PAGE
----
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Completed project

Management of insecticide resistance in the green peach aphid (VG12109)

Key research provider: Cesar
Publication date: Thursday, January 12, 2017

What was it all about?

The green peach aphid is a major horticultural pest within Australia. It attacks a broad range of plants, including capsicum, eggplants, tomatoes, broccoli and lettuce. Insecticides are the main tool used to control this pest, but the aphid can rapidly acquire insecticide resistance. Within Australia, green peach aphid populations with resistance are increasingly common, posing issues both in the short and long term.

This project was undertaken to better understand resistance in green peach aphid populations across Australia, so that better insecticide resistance management strategies could be devised.

Researchers collected and cultured green peach aphid populations from 25 different locations across Queensland, Victoria, Tasmania, South Australia and Western Australia. They tested the aphids for resistance to four groups of insecticides in the lab.

In addition, the team developed testing methods for newer chemistries available for green peach aphid control. This provided baseline sensitivity data that will allow detection of any changes in resistance.

Since the cornerstone of any insecticide resistance management plan is to use different chemicals on a rotating basis, the team also compared the effectiveness of these newer chemistries.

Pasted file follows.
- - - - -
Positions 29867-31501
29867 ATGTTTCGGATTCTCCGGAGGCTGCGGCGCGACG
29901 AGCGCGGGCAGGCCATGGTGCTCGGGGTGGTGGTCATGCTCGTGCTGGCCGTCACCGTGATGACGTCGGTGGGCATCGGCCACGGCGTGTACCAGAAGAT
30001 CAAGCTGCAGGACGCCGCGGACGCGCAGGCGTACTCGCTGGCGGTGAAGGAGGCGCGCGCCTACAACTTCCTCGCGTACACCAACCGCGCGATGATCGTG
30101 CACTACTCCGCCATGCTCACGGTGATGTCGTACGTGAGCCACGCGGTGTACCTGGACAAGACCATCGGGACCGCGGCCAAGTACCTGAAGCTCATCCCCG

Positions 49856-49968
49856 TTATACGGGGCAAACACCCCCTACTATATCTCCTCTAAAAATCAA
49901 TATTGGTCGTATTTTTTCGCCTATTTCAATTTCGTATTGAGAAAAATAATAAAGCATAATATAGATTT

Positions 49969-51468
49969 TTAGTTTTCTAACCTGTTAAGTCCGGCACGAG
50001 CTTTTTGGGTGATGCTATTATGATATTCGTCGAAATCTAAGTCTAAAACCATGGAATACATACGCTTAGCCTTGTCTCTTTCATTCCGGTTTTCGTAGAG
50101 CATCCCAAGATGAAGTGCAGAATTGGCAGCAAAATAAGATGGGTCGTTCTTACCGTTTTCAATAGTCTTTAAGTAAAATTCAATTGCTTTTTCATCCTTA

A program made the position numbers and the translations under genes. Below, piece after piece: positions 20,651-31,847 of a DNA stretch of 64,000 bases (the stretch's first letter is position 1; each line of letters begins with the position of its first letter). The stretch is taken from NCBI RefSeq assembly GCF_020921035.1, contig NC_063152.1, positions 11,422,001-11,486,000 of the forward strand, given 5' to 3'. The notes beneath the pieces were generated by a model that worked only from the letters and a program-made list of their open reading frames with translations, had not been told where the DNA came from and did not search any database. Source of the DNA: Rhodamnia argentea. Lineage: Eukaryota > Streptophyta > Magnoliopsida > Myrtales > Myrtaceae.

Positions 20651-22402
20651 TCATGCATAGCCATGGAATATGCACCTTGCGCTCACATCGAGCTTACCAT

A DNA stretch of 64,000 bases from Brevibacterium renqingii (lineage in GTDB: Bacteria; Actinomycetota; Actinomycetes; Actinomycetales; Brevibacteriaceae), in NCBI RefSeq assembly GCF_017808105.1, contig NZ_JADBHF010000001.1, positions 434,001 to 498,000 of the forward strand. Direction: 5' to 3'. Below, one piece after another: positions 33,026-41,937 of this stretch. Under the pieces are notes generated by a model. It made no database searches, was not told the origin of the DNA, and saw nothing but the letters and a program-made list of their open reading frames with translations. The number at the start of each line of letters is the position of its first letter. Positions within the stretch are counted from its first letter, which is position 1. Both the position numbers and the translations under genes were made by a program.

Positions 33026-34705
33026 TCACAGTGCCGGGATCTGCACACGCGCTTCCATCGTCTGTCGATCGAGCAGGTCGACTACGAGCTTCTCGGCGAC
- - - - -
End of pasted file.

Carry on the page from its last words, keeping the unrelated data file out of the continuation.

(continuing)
Major findings from the work were

  • Resistance to three major insecticide groups commonly used to control aphids in Australia (synthetic pyrethroids, carbamates and organophosphates) is widespread.

  • Low levels of resistance to neonicotinoids were detected in a small number of aphid populations from Queensland, South Australia and Western Australia. This is the first time neonicotinoid resistance has been detected in Australia.

  • Several resistant biotypes were found across horticultural regions, improving our understanding of the genetic make-up of aphid populations regionally and nationally, which suggests that the pest is able to move freely between crops, between production areas and even across states.

  • Several chemical products from new chemical groups were found to be effective in controlling the pest.

The findings of this project, along with feedback from growers, advisors and agrichemical companies, were incorporated into a resistance management strategy focused on the Bundaberg vegetable growing region in Queensland.

While the management strategy has been optimised to help growers and advisors specifically in this area, with chemical and cultural management options based on local cropping practices, pest control, and environmental conditions, there are many elements of the strategy that are applicable nationally.


Further details about the project and its findings are available in this Vegenotes fact sheet, produced by the levy-funded vegetable communications program

Project output
Related levy funds


Funding statement:
This project has been funded by Hort Innovation

Copyright © Horticulture Innovation Australia Limited 2017. The Final Research Report (in part or as whole) cannot be reproduced, published, communicated or adapted without the prior written consent of Hort Innovation (except as may be permitted under the Copyright Act 1968 (Cth)).